And hmm, I realized in the process of writing this that I should probably blog about seeing Tim Burton speak at the Lincoln Center at some point, as it was quite awesome. Basically, what you should know is:

  1. Tim Burton is awesome.
  2. Sweeney Todd is going to be awesome.
  3. I have conclusive proof that at least the musical numbers “My Friends,” “Epiphany,” and “Johanna” (the final one, sung by all the main players) are awesome, so one can infer the rest of the film will be awesome as well.

And there was much rejoicing.

GLEE! James Marsters’ site just announced that he’ll be doing the audio book of Small Favor, tenth book of The Dresden Files! Details here.

And FREAKING SQUEE! I just got THE LAST TICKET to see Tim Burton at the Lincoln Center next week! …At least, the last Mezz seat. Which… drat. Probably means it’s the worse in the Mezz section. I should have gone with Balcony. But I just bought my ticket, so oh well. I’m sure every seat will be a good one! Stupid confusing thing saying “1 ticket left,” misleading me and making me rush my decision. But it will be awesome, and EEE TIM BURTON.

Blee, the Sweeney Todd trailer is out! Grab a direct download in deliciously high-res from Film Ick. The little views we get into musical numbers like “Poor Thing,” “Pirelli’s Miracle Elixir,” “Epiphany,” and “By the Sea” make me even more gleeful about Tim Burton’s translation. Is it January yet?

Aaaand I’m now writing my Psych paper on Buffy. I believe this nicely rounds out my Fandom in Academia series:

Freshman Year:

  • Visual Communications — Lord of the Rings. Comparative visual analysis of equivalent scenes in two film versions of “Return of the King.”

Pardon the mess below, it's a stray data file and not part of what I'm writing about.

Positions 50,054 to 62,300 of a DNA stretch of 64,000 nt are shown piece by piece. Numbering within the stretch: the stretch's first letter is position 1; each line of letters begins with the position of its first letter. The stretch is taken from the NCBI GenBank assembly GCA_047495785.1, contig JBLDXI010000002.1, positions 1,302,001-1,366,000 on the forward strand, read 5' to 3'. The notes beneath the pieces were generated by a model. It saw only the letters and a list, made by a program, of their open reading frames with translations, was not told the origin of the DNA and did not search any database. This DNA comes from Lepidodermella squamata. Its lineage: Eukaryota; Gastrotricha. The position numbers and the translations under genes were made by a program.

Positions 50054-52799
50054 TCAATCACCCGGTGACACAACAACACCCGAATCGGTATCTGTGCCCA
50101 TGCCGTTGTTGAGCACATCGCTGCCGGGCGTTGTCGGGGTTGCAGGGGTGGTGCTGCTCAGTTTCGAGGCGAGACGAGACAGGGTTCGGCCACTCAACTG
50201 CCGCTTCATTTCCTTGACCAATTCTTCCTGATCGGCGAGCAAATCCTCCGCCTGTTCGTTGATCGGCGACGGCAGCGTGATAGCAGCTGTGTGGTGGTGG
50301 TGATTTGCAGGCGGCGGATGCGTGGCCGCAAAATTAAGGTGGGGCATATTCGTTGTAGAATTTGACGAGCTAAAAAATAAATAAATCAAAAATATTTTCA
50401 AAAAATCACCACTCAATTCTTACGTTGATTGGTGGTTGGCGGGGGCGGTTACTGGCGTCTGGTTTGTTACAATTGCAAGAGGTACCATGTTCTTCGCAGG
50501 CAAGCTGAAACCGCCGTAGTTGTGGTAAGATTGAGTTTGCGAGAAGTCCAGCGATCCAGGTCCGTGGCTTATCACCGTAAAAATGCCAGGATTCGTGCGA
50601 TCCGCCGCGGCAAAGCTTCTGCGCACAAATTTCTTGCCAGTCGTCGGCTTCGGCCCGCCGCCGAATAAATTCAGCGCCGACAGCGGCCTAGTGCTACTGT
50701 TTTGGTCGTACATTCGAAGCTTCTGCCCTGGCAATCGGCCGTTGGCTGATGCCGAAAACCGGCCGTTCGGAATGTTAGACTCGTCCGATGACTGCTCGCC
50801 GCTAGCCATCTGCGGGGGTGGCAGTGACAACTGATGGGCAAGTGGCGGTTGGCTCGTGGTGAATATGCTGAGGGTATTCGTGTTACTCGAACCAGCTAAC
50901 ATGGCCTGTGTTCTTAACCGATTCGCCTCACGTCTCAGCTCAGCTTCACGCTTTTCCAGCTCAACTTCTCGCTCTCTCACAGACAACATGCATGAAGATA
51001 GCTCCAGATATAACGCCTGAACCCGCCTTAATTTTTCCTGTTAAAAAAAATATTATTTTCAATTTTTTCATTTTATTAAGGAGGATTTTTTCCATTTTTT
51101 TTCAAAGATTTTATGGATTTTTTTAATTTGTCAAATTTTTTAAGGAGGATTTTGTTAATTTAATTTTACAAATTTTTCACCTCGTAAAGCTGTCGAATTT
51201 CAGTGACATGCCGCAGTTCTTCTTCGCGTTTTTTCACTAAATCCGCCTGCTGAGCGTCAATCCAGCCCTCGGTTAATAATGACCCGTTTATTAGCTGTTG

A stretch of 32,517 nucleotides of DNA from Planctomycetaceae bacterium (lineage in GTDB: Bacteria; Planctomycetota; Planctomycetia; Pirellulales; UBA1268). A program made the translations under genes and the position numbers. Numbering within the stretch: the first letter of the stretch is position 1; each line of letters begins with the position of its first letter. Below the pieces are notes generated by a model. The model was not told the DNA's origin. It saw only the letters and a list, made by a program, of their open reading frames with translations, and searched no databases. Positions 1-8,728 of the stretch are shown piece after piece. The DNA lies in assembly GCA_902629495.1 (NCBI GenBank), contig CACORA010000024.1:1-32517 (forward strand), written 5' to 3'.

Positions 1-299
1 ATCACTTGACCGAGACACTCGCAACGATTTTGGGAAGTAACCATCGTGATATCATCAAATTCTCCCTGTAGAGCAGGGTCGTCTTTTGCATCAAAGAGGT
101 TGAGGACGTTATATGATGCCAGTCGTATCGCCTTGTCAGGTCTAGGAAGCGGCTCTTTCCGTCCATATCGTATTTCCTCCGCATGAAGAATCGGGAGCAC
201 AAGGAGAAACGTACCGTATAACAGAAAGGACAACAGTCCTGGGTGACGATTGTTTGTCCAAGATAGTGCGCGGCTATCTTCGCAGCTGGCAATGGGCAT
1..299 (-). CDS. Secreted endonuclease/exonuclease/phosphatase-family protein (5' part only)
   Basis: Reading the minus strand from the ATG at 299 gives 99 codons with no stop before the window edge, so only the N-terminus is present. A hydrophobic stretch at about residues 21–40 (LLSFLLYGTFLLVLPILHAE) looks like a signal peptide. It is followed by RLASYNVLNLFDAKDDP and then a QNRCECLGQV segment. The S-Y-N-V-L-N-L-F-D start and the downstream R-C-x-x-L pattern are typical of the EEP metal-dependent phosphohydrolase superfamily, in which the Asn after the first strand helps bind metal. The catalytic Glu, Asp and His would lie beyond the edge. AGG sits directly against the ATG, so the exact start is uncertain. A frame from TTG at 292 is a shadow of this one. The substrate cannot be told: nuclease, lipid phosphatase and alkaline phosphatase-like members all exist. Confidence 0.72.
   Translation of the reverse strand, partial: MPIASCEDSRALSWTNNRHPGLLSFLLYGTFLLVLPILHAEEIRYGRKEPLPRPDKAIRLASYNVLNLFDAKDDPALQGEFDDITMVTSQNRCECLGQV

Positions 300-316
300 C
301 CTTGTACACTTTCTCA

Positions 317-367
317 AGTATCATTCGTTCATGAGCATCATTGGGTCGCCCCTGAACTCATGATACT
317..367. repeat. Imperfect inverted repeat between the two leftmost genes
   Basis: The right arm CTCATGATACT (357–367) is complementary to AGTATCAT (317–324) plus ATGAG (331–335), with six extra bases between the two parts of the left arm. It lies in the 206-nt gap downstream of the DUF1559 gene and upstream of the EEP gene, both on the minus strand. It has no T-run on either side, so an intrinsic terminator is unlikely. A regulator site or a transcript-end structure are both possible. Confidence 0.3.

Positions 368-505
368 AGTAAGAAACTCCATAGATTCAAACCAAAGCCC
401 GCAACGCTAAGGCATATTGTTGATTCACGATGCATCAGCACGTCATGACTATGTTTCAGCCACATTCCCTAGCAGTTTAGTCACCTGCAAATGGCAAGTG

• Digital Design Foundations — Sandman. Reinterpretation of The Endless in my “Sandman Series.” In this class, I also did designs inspired by Monty Python‘s Ministry of Silly Walks and Ender’s Game.

Sophomore Year:

  • Copyright and Culture — Harry Potter. Discussion of legal implications for different types of fan art (focusing on the Harry Potter fandom)
  • 3D Computer Modeling — The Nightmare Before Christmas and Star Wars. I modeled an environment from TNMBC and an Imperial walker from Star Wars. Also a creature based on the Jabberwock, but I’m not exactly in the Lewis Carroll fandom.
  • Networked Life — Buffy, sort of. We were supposed to create a network of absolutely anything, so created a network of Buffy guest actors, linked based on if they’d appeared in an episode together. I ended up discussing the arc structure of Buffy a bit in my analysis of the shape of the graph, but it wasn’t really about Buffy itself.

Junior Year:

  • Film History — Star Wars. The impact of the original Star Wars trilogy on the special effects industry.
  • Virtual World Design — Neil Gaiman and Dave McKean. Created a video game set in an environment based on an image from The Wolves in the Walls.

Senior Year:

  • Feminist Fairy Tales — Terry Pratchett. Theories of Revision in Tepper’s Beauty and Pratchett’s Witches Abroad. (We read the book in class, mind you!)
  • Film Analysis and Methods — Firefly/Serenity. Comparison of themes of “otherness” in Serenity and The Searchers
  • Science and Literature — Doctor Who. Senior Year, Empathy with aliens in War of the Worlds, Ender’s Game, and DW 1×06 “Dalek.”
  • And now: Psychology of Judgments and Decisions — Buffy the Vampire Slayer. The indirectness bias in “The Gift” and other episodes.

Why yes, I am awesome. I accept your love and I return it.